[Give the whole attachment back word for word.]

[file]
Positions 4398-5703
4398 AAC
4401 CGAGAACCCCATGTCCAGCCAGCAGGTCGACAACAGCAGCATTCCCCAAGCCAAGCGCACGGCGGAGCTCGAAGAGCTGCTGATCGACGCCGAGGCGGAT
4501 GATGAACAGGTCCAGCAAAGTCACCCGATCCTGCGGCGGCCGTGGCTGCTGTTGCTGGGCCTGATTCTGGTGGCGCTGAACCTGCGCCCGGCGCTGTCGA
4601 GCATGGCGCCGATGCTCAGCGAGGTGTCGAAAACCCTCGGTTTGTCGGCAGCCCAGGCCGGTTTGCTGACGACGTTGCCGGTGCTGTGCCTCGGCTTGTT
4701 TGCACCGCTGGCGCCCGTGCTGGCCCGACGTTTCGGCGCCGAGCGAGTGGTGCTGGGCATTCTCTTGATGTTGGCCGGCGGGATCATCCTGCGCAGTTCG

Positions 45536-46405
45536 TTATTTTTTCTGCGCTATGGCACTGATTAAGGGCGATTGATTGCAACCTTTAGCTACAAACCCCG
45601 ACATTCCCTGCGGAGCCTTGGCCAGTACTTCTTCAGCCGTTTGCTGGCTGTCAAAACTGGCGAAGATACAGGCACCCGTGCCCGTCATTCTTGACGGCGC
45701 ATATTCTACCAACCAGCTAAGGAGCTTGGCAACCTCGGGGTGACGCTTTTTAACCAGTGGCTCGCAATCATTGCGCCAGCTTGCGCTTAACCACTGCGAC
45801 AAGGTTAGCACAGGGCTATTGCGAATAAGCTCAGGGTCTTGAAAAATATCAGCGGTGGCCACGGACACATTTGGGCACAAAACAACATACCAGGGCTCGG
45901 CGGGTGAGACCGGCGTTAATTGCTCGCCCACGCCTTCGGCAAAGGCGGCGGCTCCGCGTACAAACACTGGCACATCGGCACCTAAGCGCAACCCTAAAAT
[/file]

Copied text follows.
Positions 4398-5703
4398 AAC
4401 CGAGAACCCCATGTCCAGCCAGCAGGTCGACAACAGCAGCATTCCCCAAGCCAAGCGCACGGCGGAGCTCGAAGAGCTGCTGATCGACGCCGAGGCGGAT
4501 GATGAACAGGTCCAGCAAAGTCACCCGATCCTGCGGCGGCCGTGGCTGCTGTTGCTGGGCCTGATTCTGGTGGCGCTGAACCTGCGCCCGGCGCTGTCGA
4601 GCATGGCGCCGATGCTCAGCGAGGTGTCGAAAACCCTCGGTTTGTCGGCAGCCCAGGCCGGTTTGCTGACGACGTTGCCGGTGCTGTGCCTCGGCTTGTT
4701 TGCACCGCTGGCGCCCGTGCTGGCCCGACGTTTCGGCGCCGAGCGAGTGGTGCTGGGCATTCTCTTGATGTTGGCCGGCGGGATCATCCTGCGCAGTTCG

Positions 45536-46405
45536 TTATTTTTTCTGCGCTATGGCACTGATTAAGGGCGATTGATTGCAACCTTTAGCTACAAACCCCG
45601 ACATTCCCTGCGGAGCCTTGGCCAGTACTTCTTCAGCCGTTTGCTGGCTGTCAAAACTGGCGAAGATACAGGCACCCGTGCCCGTCATTCTTGACGGCGC
45701 ATATTCTACCAACCAGCTAAGGAGCTTGGCAACCTCGGGGTGACGCTTTTTAACCAGTGGCTCGCAATCATTGCGCCAGCTTGCGCTTAACCACTGCGAC
45801 AAGGTTAGCACAGGGCTATTGCGAATAAGCTCAGGGTCTTGAAAAATATCAGCGGTGGCCACGGACACATTTGGGCACAAAACAACATACCAGGGCTCGG
45901 CGGGTGAGACCGGCGTTAATTGCTCGCCCACGCCTTCGGCAAAGGCGGCGGCTCCGCGTACAAACACTGGCACATCGGCACCTAAGCGCAACCCTAAAAT